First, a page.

Deciphering the plant immune system

Deciphering the plant immune system: PAMP/MAMP perception, signal transduction and manipulation

06 October 2014

Inra Sophia Antipolis, URIH

IPO invite Frederic Brunner, University of Tuebingen, Center for Plant Molecular Biology and Plant Biochemistry: "Deciphering the plant immune system: PAMP/MAMP perception, signal transduction and manipulation".


Plants face a constant barrage of microbial threats. The majority of these threats are defeated following detection of conserved microbial molecules (Pathogen-Associated Molecular Patterns, or MAMPs) by host cell surface pattern recognition receptors (PRRs), which activate pattern-triggered immunity (PTI). The load of genome sequence information in Arabidopsis thaliana and the rapid data exploitation through the existence of unique technical resources, place this model plant in a prime position to identify PRRs and to study further the molecular mechanisms underlying immune signaling. As an illustrative example of the utility and tractability of the Arabidopsis model, we identified RLP30, a receptor-like protein involved in the perception of a newly isolated elicitor from Sclerotinia sclerotiorum and conferring partial resistance to necrotrophic fungal pathogens.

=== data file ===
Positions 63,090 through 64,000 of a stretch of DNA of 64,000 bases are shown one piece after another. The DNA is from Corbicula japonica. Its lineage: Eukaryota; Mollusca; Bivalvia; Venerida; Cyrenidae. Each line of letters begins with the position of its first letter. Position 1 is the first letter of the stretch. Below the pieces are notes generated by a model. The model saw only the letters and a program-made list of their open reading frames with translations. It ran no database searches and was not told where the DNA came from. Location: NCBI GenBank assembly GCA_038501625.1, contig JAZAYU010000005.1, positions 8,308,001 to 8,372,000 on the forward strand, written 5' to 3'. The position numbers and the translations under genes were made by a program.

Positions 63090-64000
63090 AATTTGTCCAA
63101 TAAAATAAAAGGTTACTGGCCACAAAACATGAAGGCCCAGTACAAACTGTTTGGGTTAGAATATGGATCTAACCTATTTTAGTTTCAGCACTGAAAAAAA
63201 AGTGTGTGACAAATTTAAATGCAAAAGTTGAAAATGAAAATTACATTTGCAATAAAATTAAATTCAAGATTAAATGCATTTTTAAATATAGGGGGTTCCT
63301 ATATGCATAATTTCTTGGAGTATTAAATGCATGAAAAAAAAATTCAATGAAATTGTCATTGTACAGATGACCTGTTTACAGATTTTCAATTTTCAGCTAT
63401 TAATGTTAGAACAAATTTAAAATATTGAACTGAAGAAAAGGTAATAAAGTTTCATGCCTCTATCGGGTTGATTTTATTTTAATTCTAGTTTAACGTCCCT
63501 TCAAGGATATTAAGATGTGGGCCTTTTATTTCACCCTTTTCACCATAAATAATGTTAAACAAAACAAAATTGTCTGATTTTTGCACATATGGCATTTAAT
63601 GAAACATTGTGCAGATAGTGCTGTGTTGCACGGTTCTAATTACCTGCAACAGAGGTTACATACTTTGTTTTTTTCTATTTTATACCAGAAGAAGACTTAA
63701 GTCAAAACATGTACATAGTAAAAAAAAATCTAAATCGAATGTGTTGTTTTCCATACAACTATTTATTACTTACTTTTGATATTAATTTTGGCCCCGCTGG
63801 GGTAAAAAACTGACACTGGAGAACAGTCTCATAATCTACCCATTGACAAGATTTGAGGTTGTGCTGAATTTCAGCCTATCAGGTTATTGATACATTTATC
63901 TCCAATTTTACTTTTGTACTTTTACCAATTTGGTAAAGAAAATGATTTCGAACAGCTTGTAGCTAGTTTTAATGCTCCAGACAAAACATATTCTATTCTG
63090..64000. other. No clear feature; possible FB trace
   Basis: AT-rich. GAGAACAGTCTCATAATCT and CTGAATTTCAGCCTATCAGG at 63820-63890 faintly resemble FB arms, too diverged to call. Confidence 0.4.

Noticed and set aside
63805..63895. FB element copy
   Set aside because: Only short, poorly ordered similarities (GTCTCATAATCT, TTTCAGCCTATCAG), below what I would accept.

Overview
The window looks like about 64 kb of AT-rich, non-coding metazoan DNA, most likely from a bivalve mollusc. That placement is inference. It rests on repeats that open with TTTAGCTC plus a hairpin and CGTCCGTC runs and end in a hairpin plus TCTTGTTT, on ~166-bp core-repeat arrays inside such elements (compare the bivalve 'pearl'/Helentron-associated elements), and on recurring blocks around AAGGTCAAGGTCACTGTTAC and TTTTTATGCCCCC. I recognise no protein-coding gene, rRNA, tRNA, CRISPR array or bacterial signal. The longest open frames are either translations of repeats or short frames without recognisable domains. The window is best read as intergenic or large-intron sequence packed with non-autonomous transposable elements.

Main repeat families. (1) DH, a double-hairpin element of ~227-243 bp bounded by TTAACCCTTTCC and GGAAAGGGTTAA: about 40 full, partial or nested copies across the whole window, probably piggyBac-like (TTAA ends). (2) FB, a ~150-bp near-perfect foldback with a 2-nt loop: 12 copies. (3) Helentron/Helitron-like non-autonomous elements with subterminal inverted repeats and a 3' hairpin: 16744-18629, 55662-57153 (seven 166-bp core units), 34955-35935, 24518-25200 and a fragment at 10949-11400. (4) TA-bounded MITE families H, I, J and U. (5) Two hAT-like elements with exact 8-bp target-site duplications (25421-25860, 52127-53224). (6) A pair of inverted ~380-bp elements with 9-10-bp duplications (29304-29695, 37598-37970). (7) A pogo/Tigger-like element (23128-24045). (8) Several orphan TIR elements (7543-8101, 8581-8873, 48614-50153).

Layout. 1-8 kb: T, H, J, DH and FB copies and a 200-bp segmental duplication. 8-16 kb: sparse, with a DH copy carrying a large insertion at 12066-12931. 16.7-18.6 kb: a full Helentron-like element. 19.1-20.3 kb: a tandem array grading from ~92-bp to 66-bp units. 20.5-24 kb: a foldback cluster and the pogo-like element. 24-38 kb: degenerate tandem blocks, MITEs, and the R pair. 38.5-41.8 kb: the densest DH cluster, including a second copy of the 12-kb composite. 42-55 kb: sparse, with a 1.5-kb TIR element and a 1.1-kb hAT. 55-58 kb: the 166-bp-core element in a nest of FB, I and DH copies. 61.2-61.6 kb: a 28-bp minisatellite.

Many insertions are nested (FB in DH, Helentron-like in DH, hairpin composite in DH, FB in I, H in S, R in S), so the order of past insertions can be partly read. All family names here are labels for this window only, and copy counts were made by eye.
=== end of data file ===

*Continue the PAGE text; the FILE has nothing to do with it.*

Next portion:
Successful pathogens have evolved effectors that manipulate PTI (effector-triggered susceptibility, ETS). A better understanding of the biology of effector-target interaction is critical to understand the complexity and specificity of the plant immune system. We used a cell-based system that identified a subset of RXLR effectors from Phytophthora infestans suppressing the earliest stages of PTI signaling in the tomato host. This result is reminiscent of PTI suppression by bacterial effectors and shows that eukaryotic effectors have evolved to target similar steps.


Publication date: 13 September 2023